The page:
Bar Admissions

Navigating the Bar Application Process

     The bar application process – specifically the character and fitness evaluation – is a mystery to most law students. That is not surprising, given that the Minnesota Board of Law Examiners keeps all admissions decisions private. As a result, it is very difficult to figure out whether something in your background is likely to be a barrier to your admission to the bar. Even if you are ultimately admitted, there can be considerable delay while the Board investigates your application.

The most common issues that lead to additional investigation are:

  • Past criminal convictions.
  • Poor financial management, including past due taxes, child support, or other debts.
  • Substance abuse or mental health issues that have interfered with employment or school performance.
  • Plagiarism or other misconduct while in college or law school.
  • Mischaracterizations or underreporting of past conduct.
  • Contradictions with your law school application.
  • Inconsistent information provided in the bar application process.

      The best time to seek advice about your bar application is before you submit it. The second-best time is after you have filed but before bar exam results are issued (MBLE will not tell you whether your application is going to be delayed by a character and fitness issue until after you pass the bar exam).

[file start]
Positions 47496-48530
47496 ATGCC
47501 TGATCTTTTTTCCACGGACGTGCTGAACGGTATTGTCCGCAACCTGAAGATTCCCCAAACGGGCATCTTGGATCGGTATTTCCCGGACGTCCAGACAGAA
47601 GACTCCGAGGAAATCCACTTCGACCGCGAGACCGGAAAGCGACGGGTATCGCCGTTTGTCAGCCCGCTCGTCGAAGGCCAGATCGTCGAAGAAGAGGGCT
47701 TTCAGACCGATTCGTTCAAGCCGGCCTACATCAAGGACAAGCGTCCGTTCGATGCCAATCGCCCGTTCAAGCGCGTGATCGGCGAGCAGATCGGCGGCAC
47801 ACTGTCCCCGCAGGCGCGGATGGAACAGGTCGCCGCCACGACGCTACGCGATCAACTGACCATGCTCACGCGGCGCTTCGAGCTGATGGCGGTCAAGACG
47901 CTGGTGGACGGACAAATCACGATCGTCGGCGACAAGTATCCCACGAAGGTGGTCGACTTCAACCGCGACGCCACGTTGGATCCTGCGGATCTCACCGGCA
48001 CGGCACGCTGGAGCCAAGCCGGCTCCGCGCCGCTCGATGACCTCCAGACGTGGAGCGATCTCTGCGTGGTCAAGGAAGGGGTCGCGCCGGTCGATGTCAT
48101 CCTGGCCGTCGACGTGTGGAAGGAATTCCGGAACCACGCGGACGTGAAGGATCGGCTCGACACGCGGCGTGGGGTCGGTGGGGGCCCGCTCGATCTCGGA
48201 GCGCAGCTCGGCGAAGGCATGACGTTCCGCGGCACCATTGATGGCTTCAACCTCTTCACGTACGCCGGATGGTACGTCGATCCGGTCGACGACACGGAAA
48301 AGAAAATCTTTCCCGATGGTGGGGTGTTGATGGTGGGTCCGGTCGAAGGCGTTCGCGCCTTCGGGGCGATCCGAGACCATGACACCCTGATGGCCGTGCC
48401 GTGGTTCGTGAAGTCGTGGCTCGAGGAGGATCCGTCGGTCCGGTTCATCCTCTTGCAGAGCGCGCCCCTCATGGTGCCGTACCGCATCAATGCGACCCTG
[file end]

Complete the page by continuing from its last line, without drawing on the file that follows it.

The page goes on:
At either of these times, for a flat fee of $950 we will offer to review your bar application and advise you regarding your submissions to MBLE. 
    The third-best time to seek advice about your application is after you have passed the bar exam but have been told your admission is pending further review. During this period you are likely to receive additional requests for information and may be asked to meet with the “Character & Fitness” committee, which is a subcommittee of the full Board. We may offer to represent you on a flat fee or an hourly fee during that phase of the process, depending on the circumstances particular to your situation.
     The worst time to seek advice is after your application has been denied. Although you have a right to appeal the denial, by the time an application is denied there is typically little we can do to help you get a better outcome.

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